Washington DC - The Mayor’s office of the City of Alexandria is hosting a spectacular four-day festival beginning this weekend featuring Moroccan culture, music, and cuisine as well as a handicrafts exposition, showcasing artisans from Morocco.
Washington DC – The Mayor’s office of the City of Alexandria is hosting a spectacular four-day festival beginning this weekend featuring Moroccan culture, music, and cuisine as well as a handicrafts exposition, showcasing artisans from Morocco.
The Moroccan Artisans’ Festival is the culmination of months of organizational effort on the part of City of Alexandria Mayor Bill Euille and his staff working with Moroccan local businessman, Mohamed Elhajjam, whose brainchild the event is, and the Moroccan government.
Mayor Euille latched onto the project as the City was looking for opportunities to diversify the City’s revenue base in this very competitive region of the country, recognizing that “success for any city is to be part of the global economy,” according to the Mayor.
As part of his global vision, since he became mayor in 2003, Mayor Euille has travelled on mayoral delegations to numerous countries in Europe, as well as to Turkey and Taiwan, to learn about best practices, and to establish dialogue and exchanges.
At a program hosted by the Turkish American Council, he met Elhajjam a resident of Alexandria who hails originally from Casablanca, who invited the Mayor to “come to my city,” see the country, and especially the artisans, according to the Mayor.
Mayor Euille then took a small delegation to Morocco hosted by the Moroccan government and the Minister of Arts and Culture, where they were welcomed with open arms and given the red carpet treatment. The Mayor also met with U.S. Ambassador to Morocco Dwight Bush. Impressed not only with the hospitality, cuisine and “especially the people,” but also with “the Moroccan government’s commitment to the people and the artisans to promote talent and products, Mayor Euille felt it would be worthwhile to establish a relationship, and grew to like the idea of hosting a Moroccan festival. Of course, he had to convince City Hall.
Fortunately, the project was received with great enthusiasm and excitement within the City government, and the rest, as they say, is history.
Morocco, the crossroads of many cultures — Amazigh (Berber), Sephardic, European, Arab-Islamic, and African — has over thousands of years become a melting pot of diverse artistic influences. Artisanal products are a major contributor to the economy of the country, with more than 2.3 million artisans generating 8 percent of the country’s total gross domestic product. The sector creates sustainable jobs that benefit many families in urban centers, as well as in rural areas where work opportunities are in short supply.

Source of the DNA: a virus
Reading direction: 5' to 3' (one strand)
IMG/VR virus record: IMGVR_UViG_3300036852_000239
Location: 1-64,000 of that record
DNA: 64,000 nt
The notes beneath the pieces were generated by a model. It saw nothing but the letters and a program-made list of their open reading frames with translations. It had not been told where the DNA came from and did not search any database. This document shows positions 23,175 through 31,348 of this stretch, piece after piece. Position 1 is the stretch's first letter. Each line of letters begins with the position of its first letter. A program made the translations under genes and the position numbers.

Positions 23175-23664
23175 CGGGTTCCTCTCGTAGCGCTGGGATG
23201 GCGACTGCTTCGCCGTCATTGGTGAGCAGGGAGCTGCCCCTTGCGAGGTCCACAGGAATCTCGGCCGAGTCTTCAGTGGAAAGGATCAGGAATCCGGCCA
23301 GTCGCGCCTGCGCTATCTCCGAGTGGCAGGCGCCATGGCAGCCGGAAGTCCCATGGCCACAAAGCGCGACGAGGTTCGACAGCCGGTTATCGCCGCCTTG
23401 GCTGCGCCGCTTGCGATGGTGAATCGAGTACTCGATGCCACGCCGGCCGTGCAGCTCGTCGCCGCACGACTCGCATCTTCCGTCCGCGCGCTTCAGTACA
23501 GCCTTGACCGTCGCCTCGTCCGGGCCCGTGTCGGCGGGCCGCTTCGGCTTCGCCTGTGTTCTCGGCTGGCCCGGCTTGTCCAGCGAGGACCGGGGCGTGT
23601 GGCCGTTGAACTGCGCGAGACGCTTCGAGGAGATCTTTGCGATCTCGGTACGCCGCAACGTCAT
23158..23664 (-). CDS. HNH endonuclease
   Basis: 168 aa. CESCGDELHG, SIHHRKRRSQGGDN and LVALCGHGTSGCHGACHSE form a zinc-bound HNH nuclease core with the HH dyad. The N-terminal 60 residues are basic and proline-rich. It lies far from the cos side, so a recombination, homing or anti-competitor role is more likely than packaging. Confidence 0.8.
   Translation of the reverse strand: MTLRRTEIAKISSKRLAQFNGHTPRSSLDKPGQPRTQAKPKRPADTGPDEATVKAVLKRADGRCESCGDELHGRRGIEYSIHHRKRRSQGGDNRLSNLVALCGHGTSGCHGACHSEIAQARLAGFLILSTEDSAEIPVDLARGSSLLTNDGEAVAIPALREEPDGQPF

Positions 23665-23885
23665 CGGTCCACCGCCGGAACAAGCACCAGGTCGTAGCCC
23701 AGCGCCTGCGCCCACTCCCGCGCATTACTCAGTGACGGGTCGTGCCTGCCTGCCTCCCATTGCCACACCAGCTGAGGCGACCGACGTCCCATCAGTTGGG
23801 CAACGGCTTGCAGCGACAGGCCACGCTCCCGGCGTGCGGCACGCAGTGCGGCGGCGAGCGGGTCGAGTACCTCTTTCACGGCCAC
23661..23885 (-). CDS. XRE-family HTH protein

The festival will showcase the rich cultural and artistic traditions of Morocco through music, dance, cuisine, and handicrafts. Moroccan oud player Mohamed Zyat will perform traditional Andalusian music at the Festival as well as a new song, written especially for the festival.
“I like to think of Alexandria as an arts destination,” said the Mayor. “You cannot have too much art.” Although the expo this time features only 10-12 artisans “ just to get a flavor” of Morocco, the Mayor hopes to host a larger event in the fall and to bring 30-40 artisans from Morocco.
There will also be opportunities for B2B (business to business) meetings, and an exchange of tourism back and forth. The Mayor noted the great potential for establishing a sister-city relationship with a city in Morocco. Alexandria already has four sister-cities in Scotland, Armenia, Sweden, and France.
The opening ceremony takes place on Monday, April 27, at noon, and will feature remarks by Mayor William D. Euille, and by Minister Fatima Marouan, Morocco’s Minister of Handicrafts & Social and Solidarity-based Economy.
The Moroccan Artisans’ festival runs Sunday through Wednesday at Market Square, 301 King Street, in Old Town Alexandria, and admission is free.
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